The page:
There's definitely a God (Allah, Higher Being, Lord, Holy Ghost, etc). Whether or not he meddles in our lives and decisions or just sits back and enjoys the show is a little foggy to me. I think he probably just watches, shaking his head when we screw up, laughing at us from time to time, and hoping that we eventually get it right. I think he CAN intervene when he wants to, and does sometimes--especially to answer a few prayers--but I don't think he goes out of his way to make things more simple or complicated for us most of the time. I don't think he gets angry or mean or strikes anybody down (smote--I LOVE the word "smote"). Which just reinforces my idea that such a kind being would never create a hell, or send anyone to it (naughtly angels, included). I think he enjoys hearing from us, and that it's great to pray, although much easier to communicate with God through meditation. I think it's important to be respectful and grateful, more than anything.
You know what I think is most important about all of this though? It's all just what I believe. I think people go horribly awry when they take their beliefs--be it Christianity, Islam, Atheism, or anything else--and think that their way is the ONLY way and that everyone who believes differently is wrong. Most religious denominations were created by men who were being influenced by their own needs and desires, not God. The Bible may lead one to believe that you have to follow the commandments, believe in the resurrection of Christ, whatever, to get into heaven, but I'd be willing to bet that the texts of other religions offer up their own set of rules for reaching the Great Reward. Who decides what's right? Or wrong? I am all for people having strong beliefs--being a strong, unwavering Christian, Buddhist, Agnostic, or anything else--and following his or her own path to his or her own End. I think faith is EXTREMELY important, not religion or denomination, per se. My opinion on this is the only thing that keeps my mouth shut when people start "witnessing" to me, because I know that witnessing is advocated in the Bible, and those Christians love their Bible and doing what it says. Great. I'd rather not hear it, but I still support it.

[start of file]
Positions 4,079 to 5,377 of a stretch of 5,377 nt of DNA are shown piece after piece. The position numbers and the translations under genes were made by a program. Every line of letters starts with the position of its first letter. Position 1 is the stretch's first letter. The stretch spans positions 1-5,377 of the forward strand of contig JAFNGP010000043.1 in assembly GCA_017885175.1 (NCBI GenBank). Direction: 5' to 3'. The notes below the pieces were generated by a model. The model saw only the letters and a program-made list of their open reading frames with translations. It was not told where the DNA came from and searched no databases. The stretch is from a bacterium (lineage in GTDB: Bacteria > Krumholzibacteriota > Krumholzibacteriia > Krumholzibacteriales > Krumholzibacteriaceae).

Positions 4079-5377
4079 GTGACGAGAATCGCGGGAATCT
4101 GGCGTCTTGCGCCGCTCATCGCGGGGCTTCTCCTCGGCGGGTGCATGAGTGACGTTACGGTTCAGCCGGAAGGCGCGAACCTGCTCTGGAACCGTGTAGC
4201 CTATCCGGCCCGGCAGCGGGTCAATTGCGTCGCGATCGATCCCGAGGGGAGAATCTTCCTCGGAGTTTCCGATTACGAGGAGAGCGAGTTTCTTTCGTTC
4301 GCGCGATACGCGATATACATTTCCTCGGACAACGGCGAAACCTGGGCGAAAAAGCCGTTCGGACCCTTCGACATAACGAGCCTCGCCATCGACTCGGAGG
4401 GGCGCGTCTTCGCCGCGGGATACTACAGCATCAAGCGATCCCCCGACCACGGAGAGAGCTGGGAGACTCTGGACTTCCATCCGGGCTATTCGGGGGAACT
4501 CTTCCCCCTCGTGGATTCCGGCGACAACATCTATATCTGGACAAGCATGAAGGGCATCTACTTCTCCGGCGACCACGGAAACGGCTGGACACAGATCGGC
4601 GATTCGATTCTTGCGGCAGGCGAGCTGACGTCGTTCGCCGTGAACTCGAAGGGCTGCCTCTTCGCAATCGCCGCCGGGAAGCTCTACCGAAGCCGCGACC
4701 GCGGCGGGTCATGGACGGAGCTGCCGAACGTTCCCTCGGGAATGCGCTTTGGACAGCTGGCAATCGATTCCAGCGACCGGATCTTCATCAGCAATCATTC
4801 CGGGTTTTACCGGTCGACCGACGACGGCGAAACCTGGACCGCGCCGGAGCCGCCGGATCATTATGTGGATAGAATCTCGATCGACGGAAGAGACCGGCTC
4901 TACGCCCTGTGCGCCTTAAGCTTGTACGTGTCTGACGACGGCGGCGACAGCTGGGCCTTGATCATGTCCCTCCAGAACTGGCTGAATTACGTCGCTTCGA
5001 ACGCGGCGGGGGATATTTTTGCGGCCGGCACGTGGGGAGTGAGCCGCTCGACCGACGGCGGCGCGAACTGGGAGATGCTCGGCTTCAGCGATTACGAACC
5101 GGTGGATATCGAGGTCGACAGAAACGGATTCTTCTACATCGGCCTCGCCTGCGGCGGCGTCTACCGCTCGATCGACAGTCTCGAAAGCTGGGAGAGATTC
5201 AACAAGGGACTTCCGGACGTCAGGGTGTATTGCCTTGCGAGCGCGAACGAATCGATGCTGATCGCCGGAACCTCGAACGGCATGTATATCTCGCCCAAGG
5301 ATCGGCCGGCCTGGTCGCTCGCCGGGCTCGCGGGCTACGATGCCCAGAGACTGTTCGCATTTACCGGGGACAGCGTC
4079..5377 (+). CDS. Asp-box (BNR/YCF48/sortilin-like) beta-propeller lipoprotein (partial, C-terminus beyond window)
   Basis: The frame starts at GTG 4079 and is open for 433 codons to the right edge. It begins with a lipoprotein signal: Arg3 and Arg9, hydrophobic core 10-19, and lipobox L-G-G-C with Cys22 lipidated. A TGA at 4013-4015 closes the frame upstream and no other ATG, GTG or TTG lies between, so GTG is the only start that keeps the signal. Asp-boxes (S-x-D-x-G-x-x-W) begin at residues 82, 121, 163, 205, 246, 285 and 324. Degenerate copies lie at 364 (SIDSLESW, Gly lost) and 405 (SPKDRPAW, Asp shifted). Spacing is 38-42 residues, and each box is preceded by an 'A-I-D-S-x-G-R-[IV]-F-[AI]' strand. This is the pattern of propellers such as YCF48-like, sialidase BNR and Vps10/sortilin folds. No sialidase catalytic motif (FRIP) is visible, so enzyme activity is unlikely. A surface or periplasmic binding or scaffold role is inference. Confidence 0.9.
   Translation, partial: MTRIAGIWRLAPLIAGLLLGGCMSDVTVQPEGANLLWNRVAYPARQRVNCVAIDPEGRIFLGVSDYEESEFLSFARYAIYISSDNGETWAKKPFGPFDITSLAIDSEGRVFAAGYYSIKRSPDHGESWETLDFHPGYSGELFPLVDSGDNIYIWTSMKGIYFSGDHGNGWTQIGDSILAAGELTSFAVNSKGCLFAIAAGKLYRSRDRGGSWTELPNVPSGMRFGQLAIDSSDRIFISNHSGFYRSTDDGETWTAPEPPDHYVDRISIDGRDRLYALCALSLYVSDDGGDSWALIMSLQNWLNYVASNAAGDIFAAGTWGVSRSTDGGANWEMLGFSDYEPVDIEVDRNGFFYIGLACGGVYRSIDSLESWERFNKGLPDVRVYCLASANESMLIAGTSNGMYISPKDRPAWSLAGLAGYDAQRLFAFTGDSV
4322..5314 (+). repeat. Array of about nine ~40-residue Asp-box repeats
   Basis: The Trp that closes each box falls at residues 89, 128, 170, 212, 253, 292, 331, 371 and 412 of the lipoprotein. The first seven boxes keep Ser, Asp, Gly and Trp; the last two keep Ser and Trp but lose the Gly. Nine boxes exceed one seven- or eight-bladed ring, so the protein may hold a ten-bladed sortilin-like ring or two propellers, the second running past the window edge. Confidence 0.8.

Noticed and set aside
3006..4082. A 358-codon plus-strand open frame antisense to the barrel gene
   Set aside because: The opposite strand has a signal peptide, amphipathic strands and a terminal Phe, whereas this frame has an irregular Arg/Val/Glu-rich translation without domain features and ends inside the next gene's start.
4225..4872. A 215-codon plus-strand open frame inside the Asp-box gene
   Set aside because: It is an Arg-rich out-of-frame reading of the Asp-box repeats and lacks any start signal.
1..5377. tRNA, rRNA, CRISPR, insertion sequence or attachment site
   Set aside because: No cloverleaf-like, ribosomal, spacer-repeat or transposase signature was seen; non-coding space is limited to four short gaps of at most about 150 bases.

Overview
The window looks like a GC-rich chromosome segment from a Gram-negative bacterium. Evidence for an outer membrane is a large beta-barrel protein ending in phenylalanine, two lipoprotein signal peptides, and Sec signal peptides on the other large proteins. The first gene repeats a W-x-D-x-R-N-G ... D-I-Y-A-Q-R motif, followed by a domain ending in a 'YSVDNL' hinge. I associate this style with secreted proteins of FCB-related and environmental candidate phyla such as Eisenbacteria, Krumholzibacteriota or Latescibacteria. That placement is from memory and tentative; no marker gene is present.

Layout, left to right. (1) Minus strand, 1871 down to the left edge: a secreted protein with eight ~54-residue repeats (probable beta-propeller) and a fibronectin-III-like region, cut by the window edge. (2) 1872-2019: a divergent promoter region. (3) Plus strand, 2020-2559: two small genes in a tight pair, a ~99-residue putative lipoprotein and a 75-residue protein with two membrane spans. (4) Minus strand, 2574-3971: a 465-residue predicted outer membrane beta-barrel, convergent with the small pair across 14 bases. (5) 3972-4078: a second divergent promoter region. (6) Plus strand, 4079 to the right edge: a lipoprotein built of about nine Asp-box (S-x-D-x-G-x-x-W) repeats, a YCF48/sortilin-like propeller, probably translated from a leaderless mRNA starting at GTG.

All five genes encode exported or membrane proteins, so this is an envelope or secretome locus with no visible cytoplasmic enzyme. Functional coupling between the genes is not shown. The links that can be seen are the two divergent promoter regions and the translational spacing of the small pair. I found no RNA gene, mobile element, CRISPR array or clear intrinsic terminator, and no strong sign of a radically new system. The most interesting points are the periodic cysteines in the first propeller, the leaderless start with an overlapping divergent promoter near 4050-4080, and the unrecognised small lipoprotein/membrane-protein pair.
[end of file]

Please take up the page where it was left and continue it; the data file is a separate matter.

Now that I've shared my beliefs, you can bet that I won't be trying to make you feel the same way or telling you how wrong you are when you don't. I'm pretty sure that this blog will probably score me a whole passle of extra prayers from my Mom (she's probably already started praying for me before even finishing reading), but that's okay. I could probably use it. And I'll probably hear from some of the rest of my friends about eternal hell fires and whatnot, but I don't mind that either. Condemning me won't stop us all from hanging out in Nirvana someday, and I look foward to seeing you when we get there.